France said it would push to ease European Union environmental regulations on fallow farmland this week, as tractors blocked major highways out of Paris on Monday and nationwide farmers’ protests intensified.

The French government on Friday dropped plans to gradually reduce state subsidies on agricultural diesel and promised an easing of environmental regulations, but farmers’ organisations said that was not enough and pledged to step up the pressure.

At a European Union leaders’ summit in Brussels this week, President Emmanuel Macron will make a push for more pro-farming policies to address grievances shared by many farmers in the bloc, French Farming Minister Marc Fesneau said on Monday.

Fesenau said he would also travel to Brussels himself this week, where he would try to soften EU regulations regarding agricultural land that has to remain fallow under new green rules.

Asked on France 2 TV when he wanted to reach an agreement with the European Commission on how to revisit the rules, which French farmers have complained could hurt their businesses, Fesneau said “this week”.

Farmers must meet certain conditions to receive EU subsidies – including a requirement to devote 4% of farmland to “non-productive” areas where nature can recover. That can be done by leaving land lying fallow.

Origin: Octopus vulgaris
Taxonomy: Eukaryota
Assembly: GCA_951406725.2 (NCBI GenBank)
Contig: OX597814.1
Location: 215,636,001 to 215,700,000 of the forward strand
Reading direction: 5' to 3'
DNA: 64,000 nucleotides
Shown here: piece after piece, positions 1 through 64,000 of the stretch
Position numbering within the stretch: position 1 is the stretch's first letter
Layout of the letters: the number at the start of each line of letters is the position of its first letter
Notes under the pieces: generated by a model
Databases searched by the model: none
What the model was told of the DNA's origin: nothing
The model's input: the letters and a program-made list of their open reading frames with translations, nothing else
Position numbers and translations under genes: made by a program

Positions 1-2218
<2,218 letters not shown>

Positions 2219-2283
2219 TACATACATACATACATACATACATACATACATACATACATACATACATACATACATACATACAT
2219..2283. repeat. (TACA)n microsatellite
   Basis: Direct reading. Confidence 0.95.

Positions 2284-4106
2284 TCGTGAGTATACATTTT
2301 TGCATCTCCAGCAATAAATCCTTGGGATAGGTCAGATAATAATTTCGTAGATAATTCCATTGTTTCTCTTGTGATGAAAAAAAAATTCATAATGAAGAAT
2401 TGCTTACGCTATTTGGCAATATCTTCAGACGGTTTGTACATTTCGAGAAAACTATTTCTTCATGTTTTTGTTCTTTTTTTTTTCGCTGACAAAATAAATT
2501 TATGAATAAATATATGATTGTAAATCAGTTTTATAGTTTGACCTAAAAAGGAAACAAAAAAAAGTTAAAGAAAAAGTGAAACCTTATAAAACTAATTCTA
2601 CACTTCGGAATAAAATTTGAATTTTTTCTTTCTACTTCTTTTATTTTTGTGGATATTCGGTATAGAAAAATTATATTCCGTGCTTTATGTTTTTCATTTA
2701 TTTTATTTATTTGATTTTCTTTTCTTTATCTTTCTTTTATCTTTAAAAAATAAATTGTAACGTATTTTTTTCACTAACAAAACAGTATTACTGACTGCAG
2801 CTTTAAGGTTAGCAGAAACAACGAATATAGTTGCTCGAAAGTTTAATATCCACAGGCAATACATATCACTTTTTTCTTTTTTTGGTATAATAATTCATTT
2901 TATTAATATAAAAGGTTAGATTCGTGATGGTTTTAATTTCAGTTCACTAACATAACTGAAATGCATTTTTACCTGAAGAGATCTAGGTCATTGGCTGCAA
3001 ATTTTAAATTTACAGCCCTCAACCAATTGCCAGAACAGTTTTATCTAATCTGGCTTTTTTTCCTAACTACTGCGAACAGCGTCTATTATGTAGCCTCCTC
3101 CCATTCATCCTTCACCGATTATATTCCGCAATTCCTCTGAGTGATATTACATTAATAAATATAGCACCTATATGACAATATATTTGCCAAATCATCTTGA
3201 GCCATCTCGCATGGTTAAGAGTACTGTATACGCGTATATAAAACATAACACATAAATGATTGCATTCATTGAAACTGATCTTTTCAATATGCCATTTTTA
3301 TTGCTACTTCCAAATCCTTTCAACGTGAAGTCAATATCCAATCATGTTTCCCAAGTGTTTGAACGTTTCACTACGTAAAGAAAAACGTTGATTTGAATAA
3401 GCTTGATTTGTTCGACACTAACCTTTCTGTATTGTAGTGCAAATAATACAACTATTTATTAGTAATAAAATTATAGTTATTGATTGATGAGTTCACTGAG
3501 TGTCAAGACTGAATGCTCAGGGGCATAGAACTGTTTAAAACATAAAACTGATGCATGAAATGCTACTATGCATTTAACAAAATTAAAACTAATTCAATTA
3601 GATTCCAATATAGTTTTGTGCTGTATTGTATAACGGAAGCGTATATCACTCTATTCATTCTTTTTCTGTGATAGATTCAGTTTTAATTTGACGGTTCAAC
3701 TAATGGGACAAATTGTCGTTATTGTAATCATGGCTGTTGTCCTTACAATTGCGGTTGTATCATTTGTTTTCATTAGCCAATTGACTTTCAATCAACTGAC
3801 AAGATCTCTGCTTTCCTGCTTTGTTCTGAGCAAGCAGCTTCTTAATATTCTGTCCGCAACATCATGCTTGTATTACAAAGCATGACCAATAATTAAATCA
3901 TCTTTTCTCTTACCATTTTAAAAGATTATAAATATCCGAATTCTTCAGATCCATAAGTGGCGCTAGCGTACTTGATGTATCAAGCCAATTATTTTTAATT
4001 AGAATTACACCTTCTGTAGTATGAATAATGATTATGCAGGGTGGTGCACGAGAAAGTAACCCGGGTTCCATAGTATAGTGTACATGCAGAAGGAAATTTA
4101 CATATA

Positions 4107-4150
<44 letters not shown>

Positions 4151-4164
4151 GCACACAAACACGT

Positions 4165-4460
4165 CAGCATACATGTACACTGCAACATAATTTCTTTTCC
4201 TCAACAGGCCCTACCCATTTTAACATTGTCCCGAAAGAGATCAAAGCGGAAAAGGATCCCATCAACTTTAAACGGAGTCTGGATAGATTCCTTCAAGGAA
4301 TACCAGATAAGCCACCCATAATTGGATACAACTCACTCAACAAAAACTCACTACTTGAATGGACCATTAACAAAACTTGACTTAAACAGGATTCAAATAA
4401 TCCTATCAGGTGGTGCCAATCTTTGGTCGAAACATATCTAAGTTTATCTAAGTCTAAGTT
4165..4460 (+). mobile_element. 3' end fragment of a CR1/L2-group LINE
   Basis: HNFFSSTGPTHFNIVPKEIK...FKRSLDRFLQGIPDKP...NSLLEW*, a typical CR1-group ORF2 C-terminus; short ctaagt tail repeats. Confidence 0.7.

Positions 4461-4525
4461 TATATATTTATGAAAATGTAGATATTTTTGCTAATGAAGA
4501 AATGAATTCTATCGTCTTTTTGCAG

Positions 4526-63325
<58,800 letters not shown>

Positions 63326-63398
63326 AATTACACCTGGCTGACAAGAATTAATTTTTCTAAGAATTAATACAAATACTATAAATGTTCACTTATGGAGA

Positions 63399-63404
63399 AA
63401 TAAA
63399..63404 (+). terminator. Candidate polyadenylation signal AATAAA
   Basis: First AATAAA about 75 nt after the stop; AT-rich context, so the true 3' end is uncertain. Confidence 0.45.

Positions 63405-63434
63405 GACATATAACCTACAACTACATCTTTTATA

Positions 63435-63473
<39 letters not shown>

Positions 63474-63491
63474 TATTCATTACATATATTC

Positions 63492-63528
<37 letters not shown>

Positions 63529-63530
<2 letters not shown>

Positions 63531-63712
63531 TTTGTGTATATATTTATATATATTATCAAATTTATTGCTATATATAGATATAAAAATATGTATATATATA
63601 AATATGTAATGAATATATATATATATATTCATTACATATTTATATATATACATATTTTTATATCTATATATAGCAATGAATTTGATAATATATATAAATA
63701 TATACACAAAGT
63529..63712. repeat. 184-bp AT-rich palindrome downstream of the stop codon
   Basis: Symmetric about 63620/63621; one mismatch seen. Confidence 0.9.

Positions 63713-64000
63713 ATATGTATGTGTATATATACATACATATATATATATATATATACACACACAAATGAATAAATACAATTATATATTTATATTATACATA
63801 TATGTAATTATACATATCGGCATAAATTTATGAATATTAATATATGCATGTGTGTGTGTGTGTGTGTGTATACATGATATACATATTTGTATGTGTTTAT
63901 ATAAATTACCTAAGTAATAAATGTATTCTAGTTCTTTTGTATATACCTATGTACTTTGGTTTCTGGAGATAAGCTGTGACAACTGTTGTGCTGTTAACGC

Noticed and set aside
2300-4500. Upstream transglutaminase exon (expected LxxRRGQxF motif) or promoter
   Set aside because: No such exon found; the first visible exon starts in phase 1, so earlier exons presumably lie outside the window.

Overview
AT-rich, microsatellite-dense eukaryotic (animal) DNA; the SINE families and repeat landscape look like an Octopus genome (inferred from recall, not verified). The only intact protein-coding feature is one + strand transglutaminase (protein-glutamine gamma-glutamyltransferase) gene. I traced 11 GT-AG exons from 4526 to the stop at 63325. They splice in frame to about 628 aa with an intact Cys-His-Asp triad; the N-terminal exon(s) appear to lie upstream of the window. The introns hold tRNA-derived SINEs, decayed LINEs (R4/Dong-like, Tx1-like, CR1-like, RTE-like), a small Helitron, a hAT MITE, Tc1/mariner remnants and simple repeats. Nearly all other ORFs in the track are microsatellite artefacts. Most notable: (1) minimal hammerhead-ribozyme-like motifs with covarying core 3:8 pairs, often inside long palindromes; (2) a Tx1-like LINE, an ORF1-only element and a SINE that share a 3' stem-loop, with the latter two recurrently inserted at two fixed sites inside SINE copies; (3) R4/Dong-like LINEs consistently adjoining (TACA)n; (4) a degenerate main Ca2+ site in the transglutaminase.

“The Commission is looking at different options at the moment that might respond to some of the concerns expressed by farmers,” an EU official told Reuters, declining to comment on whether these options include amending the fallow land rules.


The head of France’s biggest farming organisation said farmers would block all major highways out of Paris at about 30 kilometres (18 miles) from the centre.

“What we have understood is that as long as the protest is far from Paris, the message is not getting through,” Arnaud Rousseau, head of farmers’ union FNSEA, said on RTL radio.

Rousseau, who said he was due to meet French Prime Minister Gabriel Attal on Monday, added that farmers would continue their action everywhere in France “with the aim to get emergency measures about the core of our business”.

In Brussels too, traffic on the ring road around the Belgian capital was disrupted by angry farmers and about a dozen tractors had made it through to Square de Meeus in Brussels’ EU area where they honked loudly.

Angry farmers stopped about five trucks with Spanish vegetables and dumped the produce near the distribution centre of Belgian retailer Colruyt near Brussels, Belgian media reported.

French Interior Minister Gerald Darmanin said over the weekend that police would intervene if French farmers intercepted trucks carrying Spanish produce.

At Paris wholesale food market Rungis, police vans controlled traffic after some called for the blocking of food supplies to Paris.

“Blocking Rungis is not an option. We are not there to starve the French people, as we want to have the honour of feeding them,” Rousseau said.